ORIGINS OF COLD WAR ESSAY REVIEW Relevant IB Objectives 1. Origins of the Cold War a. Ideological differences b. Mutual suspicion and fear c. From wartime allies to post-war enemies 2. Nature of the Cold War a. Ideological opposition b. Superpowers and spheres of influence c. Alliances and diplomacy in the Cold War 3. Development and impact of the Cold War a. Role and significance of leaders b. Social, cultural, and economic impact 4. Material for detailed study †¢ Wartime conferences: Yalta and Potsdam US policies and developments in Europe: Truman Doctrine, Marshall Plan, NATO †¢ Soviet policies, Sovietization of Eastern and Central Europe, COMECON †¢ Germany (especially Berlin (1945? 61)), Korea †¢ Stalin, Truman Past Essay Questions I. Origins of Cold War 1. ‘Ideological differences played little part in the origin of the Cold War. ’ How far do you agree with this judgment? (2000) 2. Assess the part played by differing ideologies in the origin of the Cold War. (2005) 3. â€Å"The Cold War was caused by fear, not aggression. To what extent does this view explain how the Cold War developed between 1945 and 1949? (2001) 4. To what extent did events in the final year of the Second World War turn wartime allies into Cold War enemies? (2004) 5. â€Å"An unnatural alliance that was bound to fall apart after the defeat of the common enemy. † To what extent does this statement explain the origin of the Cold War? (2006) 6. Analyse the origin of East-West rivalry and explain why it developed into the Cold War. (2008) I. Nature of Cold War 1. Assess the part played by differing ideologies in the origin of the Cold War. 2005) 2. Define ‘superpower rivalry’ and assess its importance in international politics since 1945. (2000) 3. In what ways, and for what reasons, did super-power rivalry dominate international politics between 1945 and 1961? (2002) 4. Analyse the origin of East-West rivalry and explain why it develop ed into the Cold War. (2008) 5. Also: the role and impact of alliances and diplomacy in the Cold War II. Development and impact 1. For what reasons, and with what effects, did social and cultural differences affect the origin and development of the Cold War? 2002) 2. Also: role and significance of Truman and/ or Stalin III. Material for detailed study 1. How, and to what extent, did the conferences at Yalta and Potsdam (1945) contribute to the origin of the Cold War? (2003) 2. For what reasons, and with what results, were there disagreements between participants at the conferences of Yalta and Potsdam in 1945? (2009) 3. For what reasons, and with what results, did the Truman Doctrine and the Marshall Plan affect Cold War development? (2008) 4.To what extent was Germany the cause of East/West disagreements between 1943 and 1963? (2000) 5. Analyze the role of Germany in the origin and development of the Cold War. (2002) 6. In what ways, and with what results, was Germany the key focus of the early stages of the Cold War? (2005) 7. Compare and contrast the policies of the USA and the USSR towards Korea between 1945 and 1955. (2004) 8. Also: NATO, Soviet policies, Sovietization of Central and Eastern Europe, COMECON, Stalin, Truman

Friday, January 3, 2020

What Is Identity Theft Definition, Laws, and Prevention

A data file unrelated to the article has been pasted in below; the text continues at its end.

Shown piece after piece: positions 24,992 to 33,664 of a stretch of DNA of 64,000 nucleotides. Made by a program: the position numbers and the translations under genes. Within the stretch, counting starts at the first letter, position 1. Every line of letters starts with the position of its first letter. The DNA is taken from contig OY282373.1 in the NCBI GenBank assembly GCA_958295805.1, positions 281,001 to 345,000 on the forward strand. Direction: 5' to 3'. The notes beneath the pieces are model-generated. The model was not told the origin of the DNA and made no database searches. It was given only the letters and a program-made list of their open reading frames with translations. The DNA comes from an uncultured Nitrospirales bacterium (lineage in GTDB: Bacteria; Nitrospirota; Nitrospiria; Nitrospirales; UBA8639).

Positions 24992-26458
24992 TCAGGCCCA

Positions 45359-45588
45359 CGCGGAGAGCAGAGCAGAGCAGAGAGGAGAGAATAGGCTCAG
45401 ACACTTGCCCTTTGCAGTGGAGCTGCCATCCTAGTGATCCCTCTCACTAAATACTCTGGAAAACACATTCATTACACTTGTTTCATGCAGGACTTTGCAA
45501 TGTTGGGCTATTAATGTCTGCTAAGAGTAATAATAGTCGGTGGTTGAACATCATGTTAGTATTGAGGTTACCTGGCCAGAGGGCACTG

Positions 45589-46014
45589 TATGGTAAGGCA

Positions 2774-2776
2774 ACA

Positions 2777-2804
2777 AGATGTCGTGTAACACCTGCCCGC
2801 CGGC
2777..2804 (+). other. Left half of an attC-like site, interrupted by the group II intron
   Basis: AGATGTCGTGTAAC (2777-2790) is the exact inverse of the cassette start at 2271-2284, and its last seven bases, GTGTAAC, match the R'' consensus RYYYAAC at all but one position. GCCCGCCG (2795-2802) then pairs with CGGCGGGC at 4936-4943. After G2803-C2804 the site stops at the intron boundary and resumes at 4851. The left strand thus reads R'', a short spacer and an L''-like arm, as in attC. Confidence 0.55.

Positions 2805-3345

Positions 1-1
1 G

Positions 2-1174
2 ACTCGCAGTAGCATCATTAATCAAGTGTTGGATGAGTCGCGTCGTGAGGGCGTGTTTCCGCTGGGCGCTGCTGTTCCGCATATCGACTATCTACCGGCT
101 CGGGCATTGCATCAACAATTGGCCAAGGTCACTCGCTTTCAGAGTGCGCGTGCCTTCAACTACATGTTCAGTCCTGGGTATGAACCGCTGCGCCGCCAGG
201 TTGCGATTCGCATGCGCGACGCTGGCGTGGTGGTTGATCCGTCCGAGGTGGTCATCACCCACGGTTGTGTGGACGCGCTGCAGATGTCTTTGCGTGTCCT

Identity theft is the illegal use of someone’s personal information for individual gain. Also known as identity fraud, this type of theft can cost a victim time and money. Identity thieves target information like names, dates of birth, drivers licenses, social security cards, insurance cards, credit cards, and bank information. They use the stolen information to gain access to existing accounts and open new accounts. Identity theft is on the rise. The Federal Trade Commission received over 440,000 reports of identity theft in 2018, 70,000 more than in 2017. A study conducted by an independent advisory firm found that  16.7 million people in the U.S. were victims of identity theft in 2017, an 8% increase from the previous year. The financial losses totaled over $16.8 billion. Key Takeaways: Identity Theft Identity theft, also known as identity fraud, is when someone steals personal information to use for their own benefit, typically financial gain.Identity theft covers multiple types of fraud including bank fraud, medical fraud, credit card fraud, and utility fraud.If someone has been the victim of identity theft, they should report it immediately to the Federal Trade Commission, local law enforcement, and the companies where the fraud occurred.Protections against identity theft include strong passwords, shredders, frequent credit reports, and suspicious activity alerts. Identity Theft Definition Identity theft covers a range of  fraudulent  acts. Some common types of identity theft include credit card fraud, phone and utility fraud, insurance fraud, bank fraud, government benefits fraud, and medical fraud. An identity thief might open an account in someone’s name, file taxes on their behalf to receive the refund, or use their credit card number to make online purchases. Stolen bank account information might be used to pay utilities or phone bills. In addition, an identity thief could use stolen insurance information to access medical care. In very rare and serious circumstances, an identity thief might use someone  else’s name in a criminal proceeding. Identity Theft and Assumption Deterrence Act and Legal Implications Before the Identity Theft and Assumption Deterrence Act of 1998, identity thieves were prosecuted for specific crimes like stealing mail or producing fake replicas of government documents. The Act made identity theft a separate federal crime and gave it a broad definition. According to the act, an identity thief knowingly transfers or uses, without lawful authority, a means of identification of another person with the intent to commit, or to aid or abet, any unlawful activity that constitutes a violation of Federal law, or that constitutes a felony under any applicable State or local law. Outside of defining identity theft, the Act also gave the Federal Trade Commission the ability to monitor complaints and offer resources to victims of identity theft. In federal courts, identity theft is punishable by up to 15 years in prison or $250,000 in fines. Financial Consequences for the Victim Identity theft can have financial consequences for the victim. The cost to the victim depends on when the crime is reported and how it occurred. States generally do not hold a victim responsible for charges made to a new account opened in their name  without their knowledge. States also limit the amount of money someone can lose if fraudulent checks are issued on their behalf. The federal government protects victims of credit card theft by limiting the cost of unauthorized use to $50. If someone notices their credit card has been stolen but no charges have been made, reporting it to the proper  authorities will waive the cost of any future unauthorized charges. Debit cards have different standards that depend on timing. If someone notices their debit card is missing and notifies their bank immediately, before any charges are made, they are not liable for future fraudulent charges on that card. If they report unauthorized use within two days, their maximum loss is $50. If they wait more than two days but no longer than 60 days after receiving their bank statement, they are responsible for up to $500 in charges. Waiting for more than 60 days can result in unlimited liability. How to Report Identity Theft There are multiple ways to take action if you suspect private information related to your identity has been compromised. Document the theft. This means keeping track of when and where you last used your debit or credit card. Document fraudulent charges. If you receive a bill for a medical service or a credit card you don’t own, do not discard it.Contact your bank for financial fraud. Freeze your accounts as soon as you believe they have been compromised. A bank may place an alert on your account and send you a new card if yours has been stolen.Contact offices related to accounts opened illegally in your name. Let the office know that your name has been used to open an unauthorized account and follow the designated  procedure.Notify credit reporting companies. Every victim is entitled to an initial 90-day  fraud alert that requires companies  using your credit report to take extra precautions verifying anyone applying for new credit with your information. There are three national credit bureaus: Experian, Equifax, and Transunion. You can notify any individual bureau and they will notify oth ers.Create an identity theft report. You will need to fill out a complaint, affidavit, and report for local law enforcement. The FTC  has an identity theft website devoted to walking victims through these steps. Other reporting tactics include seven-year extended fraud alerts, requesting copies of your credit report, and blocking fraudulent information from appearing on your credit report. Identity Theft Protection There are many ways for identity thieves to get hold of personal information, but certain safeguards may help keep your personal information safe.   Keep your cards in a secure location.Use strong passwords and two-factor identification when possible while using online accounts.Don’t use the same password for every account.Check your credit score and credit reports frequently.Don’t enter your bank information or credit card number on sites that you do not recognize.Use shredders to destroy personal documents.Set up  Ã¢â‚¬Å"suspicious activity†Ã‚  alerts on your bank accounts. Sources Statement of Rights for Identity Theft Victims, The Federal Trade Commission. www.ovc.gov/pdftxt/IDTrightsbooklet.pdfâ€Å"Identity Theft and Assumption Deterrence Act.†Ã‚  Federal Trade Commission, 12 Aug. 2013, www.ftc.gov/node/119459#003.â€Å"Identity Fraud Hits All Time High With 16.7 Million U.S. Victims in 2017, According to New Javelin Strategy Research Study.†Ã‚  Javelin Strategy Research, www.javelinstrategy.com/press-release/identity-fraud-hits-all-time-high-167-million-us-victims-2017-according-new-javelin.â€Å"Consumer Sentinel Network Data Book 2018.†Ã‚  Federal Trade Commission, 11 Mar. 2019, www.ftc.gov/reports/consumer-sentinel-network-data-book-2018.â€Å"Identity Theft.†Ã‚  The United States Department of Justice, 7 Feb. 2017, www.justice.gov/criminal-fraud/identity-theft/identity-theft-and-identity-fraud.OConnell, Brian. â€Å"How to Protect Yourself from Identity Theft.†Ã‚  Experian, 18 June 2018, www.experian.com/blogs/ask-e xperian/how-to-protect-yourself-from-identity-theft/.